Read more: http://www.laboratoryequipment.com/news/2013/07/concept-aids-development-%E2%80%98valleytronics%E2%80%99-diamonds
New Technology Will Test 50-Year-Old Physics Theory
Physicists working at the National Institute of Standards and Technology (NIST) and the Joint Quantum Institute (JQI) are edging ever closer to getting really random.
Their work — a photon source that provides the most efficient delivery of a particularly useful sort of paired photons yet reported — sounds prosaic enough, but it represents a new high-water mark in a long-term effort toward two very different and important goals, a definitive test of a key feature of quantum theory and improved security for Internet transactions.
Read more: http://www.laboratoryequipment.com/news/2013/06/new-technology-will-test-50-year-old-physics-theory
Researchers Achieve Quantum Network Milestone
Using clouds of ultra-cold atoms and a pair of lasers operating at optical wavelengths, researchers have reached a quantum network milestone: entangling light with an optical atomic coherence composed of interacting atoms in two different states. The development could help pave the way for functional, multi-node quantum networks.
The research, done at the Georgia Institute of Technology, used a new type of optical trap that simultaneously confined both ground-state and highly-excited (Rydberg) atoms of the element rubidium. The large size of the Rydberg atoms – which have a radius of about one micron instead of a usual sub-nanometer size – gives them exaggerated electromagnetic properties and allows them to interact strongly with one another.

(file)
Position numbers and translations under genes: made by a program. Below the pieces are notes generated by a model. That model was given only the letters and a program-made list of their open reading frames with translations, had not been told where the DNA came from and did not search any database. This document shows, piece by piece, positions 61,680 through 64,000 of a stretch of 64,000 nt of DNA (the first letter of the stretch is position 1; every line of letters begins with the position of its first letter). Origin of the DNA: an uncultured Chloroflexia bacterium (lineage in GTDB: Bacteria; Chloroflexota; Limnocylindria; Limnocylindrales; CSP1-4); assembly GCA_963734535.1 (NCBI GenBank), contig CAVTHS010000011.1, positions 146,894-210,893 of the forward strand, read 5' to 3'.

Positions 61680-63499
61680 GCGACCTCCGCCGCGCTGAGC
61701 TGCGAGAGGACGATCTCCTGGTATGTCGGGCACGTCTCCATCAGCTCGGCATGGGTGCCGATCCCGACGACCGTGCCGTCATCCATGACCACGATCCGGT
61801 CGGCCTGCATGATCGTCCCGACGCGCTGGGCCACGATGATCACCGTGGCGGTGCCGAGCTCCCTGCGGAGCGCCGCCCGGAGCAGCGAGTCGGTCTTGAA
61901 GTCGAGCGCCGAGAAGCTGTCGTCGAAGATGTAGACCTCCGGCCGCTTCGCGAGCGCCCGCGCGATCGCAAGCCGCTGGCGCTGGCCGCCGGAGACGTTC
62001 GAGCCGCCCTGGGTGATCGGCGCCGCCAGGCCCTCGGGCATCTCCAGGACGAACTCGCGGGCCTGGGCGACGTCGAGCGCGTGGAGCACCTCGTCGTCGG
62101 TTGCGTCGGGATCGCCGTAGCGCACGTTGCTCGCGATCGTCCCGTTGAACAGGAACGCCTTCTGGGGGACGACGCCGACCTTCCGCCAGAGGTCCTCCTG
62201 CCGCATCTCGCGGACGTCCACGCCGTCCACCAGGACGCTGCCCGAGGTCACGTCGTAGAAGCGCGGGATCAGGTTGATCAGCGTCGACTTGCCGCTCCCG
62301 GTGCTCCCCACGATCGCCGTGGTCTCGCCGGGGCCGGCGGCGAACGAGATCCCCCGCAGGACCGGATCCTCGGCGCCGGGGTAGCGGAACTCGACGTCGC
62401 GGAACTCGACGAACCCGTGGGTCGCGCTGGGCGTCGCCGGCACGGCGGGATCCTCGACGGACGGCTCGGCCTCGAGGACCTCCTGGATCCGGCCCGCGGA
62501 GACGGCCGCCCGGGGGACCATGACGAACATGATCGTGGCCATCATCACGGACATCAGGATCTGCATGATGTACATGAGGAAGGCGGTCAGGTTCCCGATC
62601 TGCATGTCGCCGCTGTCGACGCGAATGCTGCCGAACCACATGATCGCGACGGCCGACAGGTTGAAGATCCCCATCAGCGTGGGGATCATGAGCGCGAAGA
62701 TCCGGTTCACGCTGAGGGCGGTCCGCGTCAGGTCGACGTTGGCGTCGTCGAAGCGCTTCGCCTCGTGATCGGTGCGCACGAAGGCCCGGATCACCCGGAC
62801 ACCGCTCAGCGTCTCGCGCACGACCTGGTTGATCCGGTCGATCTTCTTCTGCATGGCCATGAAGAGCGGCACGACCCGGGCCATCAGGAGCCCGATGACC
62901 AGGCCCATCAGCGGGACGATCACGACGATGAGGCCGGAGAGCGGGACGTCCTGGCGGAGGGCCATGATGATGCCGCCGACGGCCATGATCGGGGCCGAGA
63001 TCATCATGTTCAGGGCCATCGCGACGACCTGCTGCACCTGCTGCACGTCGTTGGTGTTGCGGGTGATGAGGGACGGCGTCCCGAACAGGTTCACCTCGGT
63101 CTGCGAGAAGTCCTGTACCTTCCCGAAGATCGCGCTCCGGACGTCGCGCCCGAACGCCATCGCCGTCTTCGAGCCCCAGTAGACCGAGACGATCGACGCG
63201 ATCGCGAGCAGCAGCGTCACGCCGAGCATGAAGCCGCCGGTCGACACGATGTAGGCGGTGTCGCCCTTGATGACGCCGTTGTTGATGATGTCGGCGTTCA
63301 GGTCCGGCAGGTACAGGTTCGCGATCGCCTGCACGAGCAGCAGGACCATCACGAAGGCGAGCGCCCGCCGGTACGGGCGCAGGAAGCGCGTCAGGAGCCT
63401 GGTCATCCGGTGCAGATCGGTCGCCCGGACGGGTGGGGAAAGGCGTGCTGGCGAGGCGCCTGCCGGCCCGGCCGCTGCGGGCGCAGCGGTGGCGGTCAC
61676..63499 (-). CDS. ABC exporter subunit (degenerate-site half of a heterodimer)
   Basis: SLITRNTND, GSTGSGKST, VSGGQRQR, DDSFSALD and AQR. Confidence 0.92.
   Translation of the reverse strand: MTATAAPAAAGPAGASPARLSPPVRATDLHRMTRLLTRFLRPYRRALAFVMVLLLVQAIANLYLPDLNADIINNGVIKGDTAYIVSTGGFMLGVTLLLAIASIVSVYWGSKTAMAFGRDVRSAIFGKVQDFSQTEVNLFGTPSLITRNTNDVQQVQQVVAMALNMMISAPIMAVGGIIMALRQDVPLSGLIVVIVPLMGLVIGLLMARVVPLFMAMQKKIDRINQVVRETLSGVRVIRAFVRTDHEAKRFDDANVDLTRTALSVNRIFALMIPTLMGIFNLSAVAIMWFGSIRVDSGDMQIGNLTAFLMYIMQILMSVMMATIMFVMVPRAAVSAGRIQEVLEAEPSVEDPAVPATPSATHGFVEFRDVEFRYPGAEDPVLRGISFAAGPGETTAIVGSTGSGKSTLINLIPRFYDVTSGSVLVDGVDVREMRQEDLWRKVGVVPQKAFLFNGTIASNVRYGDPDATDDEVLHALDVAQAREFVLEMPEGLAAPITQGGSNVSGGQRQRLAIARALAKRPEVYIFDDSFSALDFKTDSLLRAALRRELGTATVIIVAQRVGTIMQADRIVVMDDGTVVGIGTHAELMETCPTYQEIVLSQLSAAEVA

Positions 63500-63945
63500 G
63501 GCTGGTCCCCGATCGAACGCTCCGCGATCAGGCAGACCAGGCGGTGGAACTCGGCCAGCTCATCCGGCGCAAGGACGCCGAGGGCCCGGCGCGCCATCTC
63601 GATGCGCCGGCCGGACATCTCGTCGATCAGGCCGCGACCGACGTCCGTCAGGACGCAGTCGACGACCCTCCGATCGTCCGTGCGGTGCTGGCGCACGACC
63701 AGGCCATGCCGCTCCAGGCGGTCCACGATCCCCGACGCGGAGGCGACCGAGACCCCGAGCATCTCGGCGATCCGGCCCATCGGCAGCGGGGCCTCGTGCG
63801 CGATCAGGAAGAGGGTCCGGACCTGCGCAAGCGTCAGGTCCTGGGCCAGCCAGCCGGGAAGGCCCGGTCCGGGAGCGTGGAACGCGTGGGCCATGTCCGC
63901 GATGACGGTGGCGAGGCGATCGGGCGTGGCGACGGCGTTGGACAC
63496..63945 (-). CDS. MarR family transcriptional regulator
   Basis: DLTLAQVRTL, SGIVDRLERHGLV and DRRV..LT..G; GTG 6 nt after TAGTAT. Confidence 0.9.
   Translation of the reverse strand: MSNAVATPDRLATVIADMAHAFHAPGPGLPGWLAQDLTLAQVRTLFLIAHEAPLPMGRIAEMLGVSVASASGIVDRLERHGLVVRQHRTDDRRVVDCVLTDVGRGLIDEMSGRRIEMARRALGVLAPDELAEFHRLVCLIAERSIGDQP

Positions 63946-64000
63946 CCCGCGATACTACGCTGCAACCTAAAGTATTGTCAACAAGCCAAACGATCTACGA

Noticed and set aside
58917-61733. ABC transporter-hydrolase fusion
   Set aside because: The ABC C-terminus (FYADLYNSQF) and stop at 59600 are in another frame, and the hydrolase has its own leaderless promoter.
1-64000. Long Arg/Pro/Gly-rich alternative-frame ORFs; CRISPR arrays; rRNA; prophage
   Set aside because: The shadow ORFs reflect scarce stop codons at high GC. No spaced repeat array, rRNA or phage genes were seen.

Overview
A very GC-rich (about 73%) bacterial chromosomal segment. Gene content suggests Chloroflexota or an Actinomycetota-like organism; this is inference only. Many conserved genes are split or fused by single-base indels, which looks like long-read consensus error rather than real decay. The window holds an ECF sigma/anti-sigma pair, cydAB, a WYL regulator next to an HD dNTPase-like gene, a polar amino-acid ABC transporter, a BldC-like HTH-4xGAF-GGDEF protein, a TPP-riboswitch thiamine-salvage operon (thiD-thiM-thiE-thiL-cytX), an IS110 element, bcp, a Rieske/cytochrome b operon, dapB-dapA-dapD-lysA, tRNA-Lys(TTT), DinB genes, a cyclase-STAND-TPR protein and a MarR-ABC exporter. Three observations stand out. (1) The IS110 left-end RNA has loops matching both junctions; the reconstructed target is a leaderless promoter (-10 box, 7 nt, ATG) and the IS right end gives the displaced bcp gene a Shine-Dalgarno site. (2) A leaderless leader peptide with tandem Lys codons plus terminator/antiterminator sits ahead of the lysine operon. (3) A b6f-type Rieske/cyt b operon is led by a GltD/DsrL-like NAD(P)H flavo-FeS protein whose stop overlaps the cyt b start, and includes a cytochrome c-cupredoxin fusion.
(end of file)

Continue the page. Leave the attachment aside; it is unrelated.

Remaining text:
Read more: http://www.laboratoryequipment.com/news/2013/06/researchers-achieve-quantum-network-milestone
Researchers Make First Observation of Spin Hall Effect in a Quantum Gas
Researchers at the National Institute of Standards and Technology (NIST) have reported the first observation of the “spin Hall effect” in a Bose-Einstein condensate (BEC), a cloud of ultracold atoms acting as a single quantum object. As one consequence, they made the atoms, which spin like a child’s top, skew to one side or the other, by an amount dependent on the spin direction. Besides offering new insight into the quantum mechanical world, they say the phenomenon is a step toward applications in “atomtronics” — the use of ultracold atoms as circuit components.
Read more: http://www.laboratoryequipment.com/news/2013/06/researchers-make-first-observation-spin-hall-effect-quantum-gas
Fine-Tuning Quantum Dots Key to Better Color Displays
Tiny particles of matter called quantum dots, which emit light with exceptionally pure and bright colors, have found a prominent role as biological markers. In addition, they are realizing their potential in computer and television screens, and have promise in solid-state lighting. New research at MIT could now make these quantum dots even more efficient at delivering precisely tuned colors of light.
These materials, called colloidal semiconductor quantum dot nanocrystals, can emit any color of light, depending on their exact size or composition. But there is some variability in the spread of colors that different batches of nanocrystals produce, and until now there has been no way to tell whether that variability came from within individual particles or from variations among the nanocrystals in a batch.
Read more: http://www.laboratoryequipment.com/news/2013/06/fine-tuning-quantum-dots-key-better-color-displays
Quantum Encryption May Be Hackable
Quantum communication systems offer the promise of virtually unbreakable encryption. Unlike classical encryption, which is used to send secure data over networks today and whose security depends on the difficulty of solving mathematical problems like the factoring of large numbers, most quantum encryption schemes keep the encryption key separate from the data. This approach ensures that an eavesdropper with access only to the data could not decipher the key. However, researchers have recently demonstrated that even quantum encryption may be susceptible to hacking.
Read more: http://www.laboratoryequipment.com/news/2013/05/quantum-encryption-may-be-hackable